Amidst project deadlines, status review meetings and proposal presentation preparations on a typical Monday morning, a new Email window popped up on my screen bearing the subject line “DevOps Initiative at ThinkPalm”. I was curious to find out more since DevOps was the latest buzzword in the business circles lately, but all I could grasp was that it was one of the new age practices which had seemingly surpassed the waterfall and agile models of product development and delivery. A week later another Email followed announcing that we were scheduled to attend a DevOps Training session by an external SME on the subject.
As a traditional tester coming from, what seems like the age-old, “Waterfall model” days, I felt pretty ancient when exposed to the DevOps world. There were references of “Continuous Integration”, “Continuous Deployment” et al and a truck load of tools to use for each phase…or rather, for each process. There didn’t seem to be any “phases” in DevOps. All processes seemed to run together like clockwork!
Before I could get used to the DevOps jargons, our client manager, who apparently was much more DevOps savvy than me had accepted and signed on the dotted line for the DevOps implementation in our project – the first for CBU.
It took me some time to get out of the Waterfall model comfort zone, bypass the Agile model and dive into the DevOps Practice.
I seemed to have had a mental block that DevOps was easier to implement in the enterprise world for hosting websites and for application programming and deployment. But my practice of it in the Telecom domain cleared up the air for me. The DevOps world is a lot less hazy to navigate in now and I seem to be ready to share a piece of my knowledge with the world. So, here goes…
What is DevOps and how/why did it develop?
DevOps is a culture. It’s not a tool, process or a phase. It is a practice and a cultural shift which needs to be lived in, in order to bring about a radical transformation in the way software/products are developed, tested and deployed.
A few years ago the waterfall practice of methodical planning, elaborate designs, reviews and re-reviews of millions of lines of code, months of implementation and weeks of slow and manual testing and a final rush to delivery with an over-weight release note was scoffed at by the self-proclaimed Agile geeks who promised a faster, more efficient and cost-effective way of deploying solutions and products. However, the Agile process only seemed to integrate the Development and QA, but Operations seemed to be forgotten which led to a huge pile up of backlogs for the Operations team, which failed to push the product releases as fast as it was being developed.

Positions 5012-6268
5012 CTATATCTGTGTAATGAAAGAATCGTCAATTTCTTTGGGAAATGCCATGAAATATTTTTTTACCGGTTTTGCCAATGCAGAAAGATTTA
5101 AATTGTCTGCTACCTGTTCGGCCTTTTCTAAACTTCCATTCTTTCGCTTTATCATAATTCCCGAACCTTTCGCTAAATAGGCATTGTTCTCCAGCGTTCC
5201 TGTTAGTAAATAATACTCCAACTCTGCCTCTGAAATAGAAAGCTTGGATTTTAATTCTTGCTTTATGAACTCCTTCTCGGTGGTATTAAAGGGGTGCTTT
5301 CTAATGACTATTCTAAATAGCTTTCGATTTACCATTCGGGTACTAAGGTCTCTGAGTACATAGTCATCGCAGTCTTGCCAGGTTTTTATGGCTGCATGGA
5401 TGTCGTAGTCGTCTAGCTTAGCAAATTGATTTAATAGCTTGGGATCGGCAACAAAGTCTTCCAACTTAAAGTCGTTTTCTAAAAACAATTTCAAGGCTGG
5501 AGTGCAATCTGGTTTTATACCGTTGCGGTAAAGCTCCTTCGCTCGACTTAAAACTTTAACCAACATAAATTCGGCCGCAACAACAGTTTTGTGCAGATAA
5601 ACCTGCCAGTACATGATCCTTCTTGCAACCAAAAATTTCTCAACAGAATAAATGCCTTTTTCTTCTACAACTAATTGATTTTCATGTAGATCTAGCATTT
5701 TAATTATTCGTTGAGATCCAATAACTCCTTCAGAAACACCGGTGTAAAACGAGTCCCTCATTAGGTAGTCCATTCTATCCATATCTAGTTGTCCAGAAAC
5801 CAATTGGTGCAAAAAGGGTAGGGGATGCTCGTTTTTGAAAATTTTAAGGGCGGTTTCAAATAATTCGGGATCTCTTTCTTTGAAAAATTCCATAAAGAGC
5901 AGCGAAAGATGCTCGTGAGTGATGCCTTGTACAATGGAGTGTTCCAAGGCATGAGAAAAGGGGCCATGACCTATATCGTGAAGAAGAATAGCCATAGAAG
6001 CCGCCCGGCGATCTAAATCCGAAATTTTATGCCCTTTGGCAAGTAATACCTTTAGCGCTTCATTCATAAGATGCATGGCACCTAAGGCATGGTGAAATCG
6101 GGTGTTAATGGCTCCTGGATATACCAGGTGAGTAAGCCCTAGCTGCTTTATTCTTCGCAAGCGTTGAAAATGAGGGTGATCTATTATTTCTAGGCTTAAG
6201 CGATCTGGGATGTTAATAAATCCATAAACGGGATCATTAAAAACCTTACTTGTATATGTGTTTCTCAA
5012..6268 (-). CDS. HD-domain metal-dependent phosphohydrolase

Then, DevOps made its grand entry with sufficient homework of the drawbacks of the previous processes and with a simple mantra – Close integration and interaction of 4 basic and all-pervading blocks of any business – Development, QA, Operations and Business Users. No one seemed to be left behind.
It is a convergence of “Continuous” Processes – Continuous Integration, Continuous Delivery, Continuous Optimization, Continuous Monitoring and Continuous Deployment PLUS automation of each process with relevant tools.
Summing it up, DevOps is a convergence of people, processes and tools to enable adaptive IT and business agility.
Ok. Understood. All very impressive! But how does it work in the Telecom/Datacom Industry? I understand the need to tightly tie together development and QA – that’s continuous integration. I also understand the need to tightly tie together development, QA and operations – that’s continuous delivery. But in the telecom/datacom world, which involved physical boxes that cost millions of bucks deployed in locations several miles away from its manufacturer, I could not see where the Continuous Deployment came into picture. The answer lay in the opening lines of the introduction to DevOps that we had all been exposed to – “DevOps is a mindset/culture and not a process”. Just the way, the telecom industries had embraced and scaled Agile to their needs, we would scale and customize DevOps to our needs as well! That answered, I set out to implement our first DevOps practice in the Communications BU of ThinkPalm, with the expert help from a bunch of DevOps Architects here at ThinkPalm.